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A funicular (/fjuːˈnɪkjʊlər/) is a transportation system designed for steep inclines — specifically using[1] two counterbalanced and track-guided passenger cars permanently attached to the ends of a single cable — which is looped over a pulley at the upper end and is powered by a cable traction system. A number of tracking alternatives enable side by side passage of the funicular's two cars.

A funicular's two cars move in concert: as one ascends, the other descends simultaneously, an arrangement that distinguishes a funicular from other cable-guided transportation systems — e.g., a single car inclined elevator.[2][1][3]

The term funicular derives from the Latin word funiculus, the diminutive of funis, meaning "rope".[4]

Operation


As a funicular's two cars are attached to each other by a cable, which runs through a pulley at the top of the slope, the arrangement counterbalances the two cars and minimizes the energy needed to lift the aecending car. An electric drive winches the cable and turns the pulley. Sheave wheels guide the cable to and from the drive mechanism and the cars.

Early funiculars used two parallel straight tracks, four rails, with separate station platforms for each vehicle. The tracks are laid with sufficient space between them for the two cars to pass at the midpoint. Three-rail arrangement was also used to overcome the half-way passing problem.[1]

The wheels of the cars are usually single-flanged, as on standard railway vehicles. Examples of this type of track layout are the Duquesne Incline in Pittsburgh, Pennsylvania, and most cliff railways in the UK.

The Swiss engineer Carl Roman Abt invented the method that allows cars to be used with a two-rail configuration: the outboard wheels have flanges on both sides, which keeps them aligned with the outer rail, thereby holding each car in position, whereas the inboard wheels are unflanged and ride on top of the opposite rail, easily crossing over the rails (and cable) at the passing track.[1]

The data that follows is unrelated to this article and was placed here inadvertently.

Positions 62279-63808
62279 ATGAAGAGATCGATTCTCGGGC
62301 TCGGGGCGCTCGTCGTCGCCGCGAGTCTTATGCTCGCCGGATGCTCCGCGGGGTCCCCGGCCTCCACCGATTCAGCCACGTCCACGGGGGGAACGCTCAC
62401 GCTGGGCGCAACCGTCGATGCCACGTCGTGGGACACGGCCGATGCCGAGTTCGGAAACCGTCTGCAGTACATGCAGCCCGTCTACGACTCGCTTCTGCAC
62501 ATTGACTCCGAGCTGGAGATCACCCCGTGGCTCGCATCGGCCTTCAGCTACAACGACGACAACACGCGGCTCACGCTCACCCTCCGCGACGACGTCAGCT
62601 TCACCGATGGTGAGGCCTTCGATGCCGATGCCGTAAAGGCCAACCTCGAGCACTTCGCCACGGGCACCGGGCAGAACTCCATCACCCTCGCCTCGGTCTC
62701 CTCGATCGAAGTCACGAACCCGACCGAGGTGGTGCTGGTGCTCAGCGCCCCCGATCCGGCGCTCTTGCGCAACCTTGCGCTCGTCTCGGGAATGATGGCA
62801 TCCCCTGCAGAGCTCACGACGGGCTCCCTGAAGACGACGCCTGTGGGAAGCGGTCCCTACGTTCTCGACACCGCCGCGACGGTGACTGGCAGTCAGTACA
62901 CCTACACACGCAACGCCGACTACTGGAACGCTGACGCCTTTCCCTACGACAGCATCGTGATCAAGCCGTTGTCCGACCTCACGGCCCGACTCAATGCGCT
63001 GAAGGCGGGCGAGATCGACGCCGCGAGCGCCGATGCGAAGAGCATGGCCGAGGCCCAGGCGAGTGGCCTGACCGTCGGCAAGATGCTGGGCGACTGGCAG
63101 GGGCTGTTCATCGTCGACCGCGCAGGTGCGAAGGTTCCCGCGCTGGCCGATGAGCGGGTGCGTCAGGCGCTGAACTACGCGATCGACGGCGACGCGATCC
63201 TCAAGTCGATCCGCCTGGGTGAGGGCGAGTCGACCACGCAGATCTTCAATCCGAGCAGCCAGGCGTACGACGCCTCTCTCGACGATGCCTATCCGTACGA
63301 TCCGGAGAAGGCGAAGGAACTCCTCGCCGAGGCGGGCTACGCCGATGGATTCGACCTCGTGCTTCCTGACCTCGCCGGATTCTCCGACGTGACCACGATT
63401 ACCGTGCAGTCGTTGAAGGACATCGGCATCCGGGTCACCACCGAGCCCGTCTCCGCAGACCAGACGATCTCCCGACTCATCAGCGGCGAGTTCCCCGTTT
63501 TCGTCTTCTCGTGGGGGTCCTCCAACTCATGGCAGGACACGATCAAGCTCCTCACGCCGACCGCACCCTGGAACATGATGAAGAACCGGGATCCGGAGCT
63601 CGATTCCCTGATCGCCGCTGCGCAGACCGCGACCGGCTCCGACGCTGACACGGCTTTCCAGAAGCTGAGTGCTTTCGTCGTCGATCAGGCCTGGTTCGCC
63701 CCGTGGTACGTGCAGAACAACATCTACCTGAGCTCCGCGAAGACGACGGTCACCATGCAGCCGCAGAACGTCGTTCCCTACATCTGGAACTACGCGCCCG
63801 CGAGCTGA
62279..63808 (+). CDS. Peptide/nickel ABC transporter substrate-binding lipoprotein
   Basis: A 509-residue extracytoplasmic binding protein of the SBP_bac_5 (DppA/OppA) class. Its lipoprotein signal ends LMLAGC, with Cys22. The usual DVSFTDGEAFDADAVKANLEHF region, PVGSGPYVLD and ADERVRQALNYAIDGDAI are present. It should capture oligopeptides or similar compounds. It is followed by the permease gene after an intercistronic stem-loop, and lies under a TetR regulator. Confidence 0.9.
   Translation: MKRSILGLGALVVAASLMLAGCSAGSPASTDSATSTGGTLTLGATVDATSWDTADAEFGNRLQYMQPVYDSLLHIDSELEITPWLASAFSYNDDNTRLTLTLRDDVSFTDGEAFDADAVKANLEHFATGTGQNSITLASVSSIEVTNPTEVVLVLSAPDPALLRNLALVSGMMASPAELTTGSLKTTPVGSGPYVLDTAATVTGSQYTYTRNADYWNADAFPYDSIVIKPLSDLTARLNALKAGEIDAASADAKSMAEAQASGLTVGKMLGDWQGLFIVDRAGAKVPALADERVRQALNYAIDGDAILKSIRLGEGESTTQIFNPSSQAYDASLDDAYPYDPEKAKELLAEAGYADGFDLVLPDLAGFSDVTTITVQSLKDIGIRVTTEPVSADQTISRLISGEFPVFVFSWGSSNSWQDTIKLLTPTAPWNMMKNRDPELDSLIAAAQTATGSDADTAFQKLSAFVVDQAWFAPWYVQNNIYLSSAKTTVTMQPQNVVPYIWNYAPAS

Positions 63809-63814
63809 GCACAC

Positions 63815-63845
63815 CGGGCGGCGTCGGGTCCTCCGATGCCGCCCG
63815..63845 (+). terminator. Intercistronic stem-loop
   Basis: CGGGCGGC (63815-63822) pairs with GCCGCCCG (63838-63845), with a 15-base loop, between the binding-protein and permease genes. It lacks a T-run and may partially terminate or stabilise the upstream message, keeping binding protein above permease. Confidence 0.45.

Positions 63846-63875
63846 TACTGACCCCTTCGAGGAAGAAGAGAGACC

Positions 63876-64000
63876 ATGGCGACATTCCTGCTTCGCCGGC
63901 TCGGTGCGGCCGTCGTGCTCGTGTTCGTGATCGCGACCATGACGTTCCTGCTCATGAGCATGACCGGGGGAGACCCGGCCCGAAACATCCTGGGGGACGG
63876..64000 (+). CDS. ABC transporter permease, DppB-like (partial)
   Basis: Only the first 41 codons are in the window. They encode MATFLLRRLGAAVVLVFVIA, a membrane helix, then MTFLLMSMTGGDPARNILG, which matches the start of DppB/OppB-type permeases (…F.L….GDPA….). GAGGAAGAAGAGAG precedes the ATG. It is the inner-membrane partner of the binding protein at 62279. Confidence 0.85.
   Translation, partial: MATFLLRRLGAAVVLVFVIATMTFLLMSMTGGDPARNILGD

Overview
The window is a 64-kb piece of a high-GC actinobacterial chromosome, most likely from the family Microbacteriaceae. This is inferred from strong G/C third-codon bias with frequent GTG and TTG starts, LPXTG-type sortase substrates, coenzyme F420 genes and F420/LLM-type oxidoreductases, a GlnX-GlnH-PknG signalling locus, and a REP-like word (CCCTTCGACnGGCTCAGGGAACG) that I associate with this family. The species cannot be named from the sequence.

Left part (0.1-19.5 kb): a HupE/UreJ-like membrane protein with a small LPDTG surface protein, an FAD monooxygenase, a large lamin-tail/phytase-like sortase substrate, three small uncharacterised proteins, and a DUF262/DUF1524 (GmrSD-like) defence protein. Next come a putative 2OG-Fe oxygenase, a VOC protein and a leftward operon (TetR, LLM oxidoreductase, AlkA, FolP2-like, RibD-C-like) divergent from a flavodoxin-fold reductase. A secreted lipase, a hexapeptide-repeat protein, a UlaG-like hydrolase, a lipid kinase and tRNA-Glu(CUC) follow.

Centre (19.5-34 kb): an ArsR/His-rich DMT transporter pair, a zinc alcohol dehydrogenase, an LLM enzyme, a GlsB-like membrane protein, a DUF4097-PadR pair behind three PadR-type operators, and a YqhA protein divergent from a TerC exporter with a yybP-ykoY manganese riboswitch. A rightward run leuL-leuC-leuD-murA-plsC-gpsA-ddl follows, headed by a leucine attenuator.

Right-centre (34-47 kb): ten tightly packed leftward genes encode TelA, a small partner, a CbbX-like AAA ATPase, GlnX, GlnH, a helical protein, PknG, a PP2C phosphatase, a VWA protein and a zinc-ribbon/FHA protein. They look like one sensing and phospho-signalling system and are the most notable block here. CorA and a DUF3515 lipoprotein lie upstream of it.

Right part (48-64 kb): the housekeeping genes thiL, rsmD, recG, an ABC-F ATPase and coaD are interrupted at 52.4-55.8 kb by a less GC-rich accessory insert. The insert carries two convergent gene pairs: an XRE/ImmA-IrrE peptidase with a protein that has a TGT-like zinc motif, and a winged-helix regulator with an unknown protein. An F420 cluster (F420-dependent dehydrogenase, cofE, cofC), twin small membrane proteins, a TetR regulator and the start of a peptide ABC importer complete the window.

Two-rail configurations of this type avoid the need for switches and crossings, since the cars have the flanged wheels on opposite sides and will automatically follow different tracks, and in general, significantly reduce costs.

In layouts using three rails, the middle rail is shared by both cars. The three-rail layout is wider than the two-rail layout, but the passing section is simpler to build. If a rack for braking is used, that rack can be mounted higher in a three-rail layout, making it less sensitive to choking in snowy conditions.[5]

Some four-rail funiculars have the upper and lower sections interlaced and a single platform at each station. The Hill Train at Legoland, Windsor, is an example of this configuration.

The track layout can also be changed during the renovation of a funicular, and often four-rail layouts have been rebuilt as two- or three-rail layouts; e.g., the Wellington Cable Car in New Zealand was rebuilt with two rails.

The cars can be attached to a second cable running through a pulley at the bottom of the incline in case the gravity force acting on the vehicles is too low to operate them on the slope. One of the pulleys must be designed as a tensioning wheel to avoid slack in the ropes. In this case, the winching can also be done at the lower end of the incline. This practice is used for funiculars with slopes below 6%, funiculars using sledges instead of cars, or any other case where it is not ensured that the descending car is always able to pull out the cable from the pulley in the station on the top of the incline.[5] Another reason for a bottom cable is that the cable supporting the lower car at the extent of its travel will potentially weigh several tons, whereas that supporting the upper car weighs virtually nothing. The lower cable adds an equal amount of cable weight to the upper car while deducting the same weight from the lower, thereby keeping the cars in equilibrium.